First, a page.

Source: Ram Also Denied Visa for Dubai
Andy Ram will likely join fellow Israeli Shahar Peer as a casualty in the growing black eye for the men’s and women’s tours in the Middle East. According to a source with knowledge of the situation, the doubles specialist’s visa application to compete in next Monday’s Dubai event has been rejected by the United Arab Emirates, putting the ATP and WTA tours' relationship with that country in severe jeopardy.
The news comes two days after the 45th-ranked Peer was handed a last-minute visa denial to play in the Barclays Dubai Tennis Championships that kicked off in the Persian Gulf state Sunday.
RAM (left) and ERLICH
The ATP Tour has not made any public comment and it’s not even clear that they have even been notified. They could be waiting to see if the situation can be rectified before Sunday, the last day Ram can enter the tournament.
The expected rejection would cast Ram and partner Jonathan Erlich’s decision to pull out of the Dubai event a year ago in a more dubious light. The two Israeli doubles players said publicly after winning the 2008 Australian Open they intended to compete in Dubai, but have refused to elaborate in detail about why they decided at the 11th hour not to go.
The tandem’s former agent, Norman Canter, sought seven-figure compensation from the ATP, the Dubai tournament and its sponsors following the unexplained withdrawal. In an extraordinary move, the ATP board, then led by departed executive chairman Etienne de Villiers, reimbursed the doubles pair for their travel expenses.
In Australia last month, Ram, 28, said that he wanted to play at the $2.3 million Persian Gulf tournament, if for no other reason than it had been upgraded to a “500” status event with more ranking points and prize money.
“For me, going there would be like going to another tournament,” said the Uruguay-born Ram, who with Erlich would have been the first Israeli athletes to compete in the UAE, which has no diplomatic relations with Israel.
The 11th-ranked Ram did not immediately return emails seeking comment. Erlich is recovering from right elbow surgery has not played since last September’s U.S. Open. He is not seeking to enter the $2.3 million tournament.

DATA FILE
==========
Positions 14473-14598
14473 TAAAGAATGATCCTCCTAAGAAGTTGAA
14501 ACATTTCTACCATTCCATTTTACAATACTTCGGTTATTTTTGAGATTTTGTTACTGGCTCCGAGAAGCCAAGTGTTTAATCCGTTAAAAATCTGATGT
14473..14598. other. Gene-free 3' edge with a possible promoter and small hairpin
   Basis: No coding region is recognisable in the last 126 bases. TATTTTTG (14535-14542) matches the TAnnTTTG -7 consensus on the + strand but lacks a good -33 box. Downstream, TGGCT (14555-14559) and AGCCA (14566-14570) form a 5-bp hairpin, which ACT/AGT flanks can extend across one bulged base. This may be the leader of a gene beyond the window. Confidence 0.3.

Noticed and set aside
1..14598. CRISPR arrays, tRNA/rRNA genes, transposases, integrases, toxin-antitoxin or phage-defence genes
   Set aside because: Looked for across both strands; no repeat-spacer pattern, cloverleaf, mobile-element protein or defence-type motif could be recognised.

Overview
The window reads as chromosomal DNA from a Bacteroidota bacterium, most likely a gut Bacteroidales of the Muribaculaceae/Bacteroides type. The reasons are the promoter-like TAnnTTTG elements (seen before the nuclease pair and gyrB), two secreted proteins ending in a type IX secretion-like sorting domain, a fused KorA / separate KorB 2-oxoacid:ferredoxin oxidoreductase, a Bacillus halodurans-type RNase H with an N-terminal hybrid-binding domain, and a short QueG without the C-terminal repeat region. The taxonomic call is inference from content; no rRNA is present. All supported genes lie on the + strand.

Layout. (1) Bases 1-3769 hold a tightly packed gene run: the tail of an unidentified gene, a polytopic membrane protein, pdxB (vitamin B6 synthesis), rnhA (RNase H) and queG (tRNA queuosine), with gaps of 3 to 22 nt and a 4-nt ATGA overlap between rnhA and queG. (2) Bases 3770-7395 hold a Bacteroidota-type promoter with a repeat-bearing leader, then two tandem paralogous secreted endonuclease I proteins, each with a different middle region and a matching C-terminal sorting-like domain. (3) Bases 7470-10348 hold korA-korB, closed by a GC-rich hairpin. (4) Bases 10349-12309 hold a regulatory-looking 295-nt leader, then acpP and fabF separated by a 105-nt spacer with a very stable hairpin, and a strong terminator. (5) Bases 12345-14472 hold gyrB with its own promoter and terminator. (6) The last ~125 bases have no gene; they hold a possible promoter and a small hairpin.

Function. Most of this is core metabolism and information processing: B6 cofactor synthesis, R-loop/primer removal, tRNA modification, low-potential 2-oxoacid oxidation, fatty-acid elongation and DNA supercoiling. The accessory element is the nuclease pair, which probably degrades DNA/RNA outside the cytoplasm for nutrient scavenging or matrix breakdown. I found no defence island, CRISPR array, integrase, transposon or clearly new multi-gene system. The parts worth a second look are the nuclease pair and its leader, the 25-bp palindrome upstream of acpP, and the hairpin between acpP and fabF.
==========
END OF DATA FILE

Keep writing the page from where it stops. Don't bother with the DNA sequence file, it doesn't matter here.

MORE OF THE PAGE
Last month in Melbourne, Ram gave the same muddled explanation for last year's about face: that the documentation he and Erlich needed to travel to Dubai was late in arriving; that Erlich got cold feet; and ultimately, they did not press the issue by boarding a plane to find out if they would be allowed to enter. “We didn’t do everything we could to go,” he said. Whether they could have entered is “in the air,” he said.
The rejection of Peer and presumably of Ram puts Dubai’s place in tennis calendar in danger. In order to be sanctioned by the ATP or WTA, tournaments must accept entries of players only on the basis of ranking. Otherwise, they risk fines or de-sanctioning.
The Dubai tournament is owned by Dubai Duty Free, which is a wholly owned subsidiary of the Dubai government. Dubai is one of seven emirates that make up the UAE.
Fortunately or not, the ATP now gets a heads up on the kind of bad press such discrimination can create. The Sony Ericsson WTA Tour, which already has a presence in the Middle East and has located its year-end championships in the neighboring Persian Gulf state of Qatar from 2008-10, is already feeling the fallout.
WTA CEO Larry Scott was bombarded with messages from around the world Monday and sent out his own conciliatory missive thanking people for their “support and feedback.”
International Tennis Federation president Francesco Ricci Bitti criticized the UAE Monday.
“The ITF fully supports the principle that the international ranking is the principal means of entry for players into sanctioned tournaments,” he said in a statement. “In addition, the ITF will be in contact with the UAE Tennis Association to remind them that the ITF constitution does not permit discrimination on any grounds.”
It’s no small irony that the ATP’s most luminous figure, Roger Federer, owns a second home in Dubai. The 13-time major winner spends more time living and training there than he does in his native Switzerland.
If the players had any guts, they would boycott the Dubai tournaments in support of their colleagues who have been denied the chance to compete and earn a living based on nothing but the passports they carry. That won’t happen in the fractious world of tennis, even though several players, Venus Williams among them, have spoken out about the UAE decision. The financial stakes are too high -- the two tournaments are worth more than $4 million in prize money -- not to mention appearance fees and lavish treatment top players receive. Some stay at the seven-star Burj El Arab, perhaps the ritziest hotel in the world.
Ram could ultimately decline to enter the tournament, as he and Erlich did last year. Some have suggested to me that the ATP persuaded them to do so. In interviews since, Ram told me that if he were denied entry to Dubai this year, he would be more public about it. The chance to live up to his word should be coming very soon.